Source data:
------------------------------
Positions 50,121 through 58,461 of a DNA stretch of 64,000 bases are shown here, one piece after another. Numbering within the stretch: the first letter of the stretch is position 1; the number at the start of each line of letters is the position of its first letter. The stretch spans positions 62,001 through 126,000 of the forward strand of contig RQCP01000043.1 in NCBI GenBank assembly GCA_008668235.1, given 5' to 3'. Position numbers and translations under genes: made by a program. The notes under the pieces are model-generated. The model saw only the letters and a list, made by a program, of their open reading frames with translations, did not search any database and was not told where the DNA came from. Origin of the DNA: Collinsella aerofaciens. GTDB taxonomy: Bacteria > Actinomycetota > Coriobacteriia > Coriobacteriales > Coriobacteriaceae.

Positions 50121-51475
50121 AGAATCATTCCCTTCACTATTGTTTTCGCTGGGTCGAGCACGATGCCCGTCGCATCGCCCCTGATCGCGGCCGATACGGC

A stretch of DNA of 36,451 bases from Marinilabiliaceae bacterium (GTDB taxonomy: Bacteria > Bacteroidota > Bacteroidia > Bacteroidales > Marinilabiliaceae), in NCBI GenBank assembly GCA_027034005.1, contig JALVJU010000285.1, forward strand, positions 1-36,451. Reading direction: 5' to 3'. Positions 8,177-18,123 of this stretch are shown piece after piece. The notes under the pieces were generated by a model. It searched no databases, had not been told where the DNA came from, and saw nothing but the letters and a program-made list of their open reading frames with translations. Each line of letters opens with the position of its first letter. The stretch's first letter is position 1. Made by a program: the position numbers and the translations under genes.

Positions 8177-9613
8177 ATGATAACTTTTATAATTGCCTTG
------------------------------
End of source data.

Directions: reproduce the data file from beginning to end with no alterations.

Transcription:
Positions 50,121 through 58,461 of a DNA stretch of 64,000 bases are shown here, one piece after another. Numbering within the stretch: the first letter of the stretch is position 1; the number at the start of each line of letters is the position of its first letter. The stretch spans positions 62,001 through 126,000 of the forward strand of contig RQCP01000043.1 in NCBI GenBank assembly GCA_008668235.1, given 5' to 3'. Position numbers and translations under genes: made by a program. The notes under the pieces are model-generated. The model saw only the letters and a list, made by a program, of their open reading frames with translations, did not search any database and was not told where the DNA came from. Origin of the DNA: Collinsella aerofaciens. GTDB taxonomy: Bacteria > Actinomycetota > Coriobacteriia > Coriobacteriales > Coriobacteriaceae.

Positions 50121-51475
50121 AGAATCATTCCCTTCACTATTGTTTTCGCTGGGTCGAGCACGATGCCCGTCGCATCGCCCCTGATCGCGGCCGATACGGC

A stretch of DNA of 36,451 bases from Marinilabiliaceae bacterium (GTDB taxonomy: Bacteria > Bacteroidota > Bacteroidia > Bacteroidales > Marinilabiliaceae), in NCBI GenBank assembly GCA_027034005.1, contig JALVJU010000285.1, forward strand, positions 1-36,451. Reading direction: 5' to 3'. Positions 8,177-18,123 of this stretch are shown piece after piece. The notes under the pieces were generated by a model. It searched no databases, had not been told where the DNA came from, and saw nothing but the letters and a program-made list of their open reading frames with translations. Each line of letters opens with the position of its first letter. The stretch's first letter is position 1. Made by a program: the position numbers and the translations under genes.

Positions 8177-9613
8177 ATGATAACTTTTATAATTGCCTTG